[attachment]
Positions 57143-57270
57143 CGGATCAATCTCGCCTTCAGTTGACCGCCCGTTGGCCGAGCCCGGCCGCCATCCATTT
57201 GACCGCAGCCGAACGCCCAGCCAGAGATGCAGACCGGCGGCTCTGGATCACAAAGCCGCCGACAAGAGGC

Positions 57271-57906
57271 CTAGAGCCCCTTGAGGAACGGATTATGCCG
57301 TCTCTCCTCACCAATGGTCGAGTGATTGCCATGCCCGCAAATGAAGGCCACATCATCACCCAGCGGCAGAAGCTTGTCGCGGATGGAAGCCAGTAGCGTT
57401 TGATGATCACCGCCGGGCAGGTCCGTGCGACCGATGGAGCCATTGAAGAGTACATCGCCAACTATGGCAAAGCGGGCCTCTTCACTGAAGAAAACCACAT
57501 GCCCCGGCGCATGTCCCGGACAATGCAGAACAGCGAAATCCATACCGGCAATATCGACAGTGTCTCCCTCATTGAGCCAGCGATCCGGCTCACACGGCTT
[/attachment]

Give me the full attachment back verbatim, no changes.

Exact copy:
Positions 57143-57270
57143 CGGATCAATCTCGCCTTCAGTTGACCGCCCGTTGGCCGAGCCCGGCCGCCATCCATTT
57201 GACCGCAGCCGAACGCCCAGCCAGAGATGCAGACCGGCGGCTCTGGATCACAAAGCCGCCGACAAGAGGC

Positions 57271-57906
57271 CTAGAGCCCCTTGAGGAACGGATTATGCCG
57301 TCTCTCCTCACCAATGGTCGAGTGATTGCCATGCCCGCAAATGAAGGCCACATCATCACCCAGCGGCAGAAGCTTGTCGCGGATGGAAGCCAGTAGCGTT
57401 TGATGATCACCGCCGGGCAGGTCCGTGCGACCGATGGAGCCATTGAAGAGTACATCGCCAACTATGGCAAAGCGGGCCTCTTCACTGAAGAAAACCACAT
57501 GCCCCGGCGCATGTCCCGGACAATGCAGAACAGCGAAATCCATACCGGCAATATCGACAGTGTCTCCCTCATTGAGCCAGCGATCCGGCTCACACGGCTT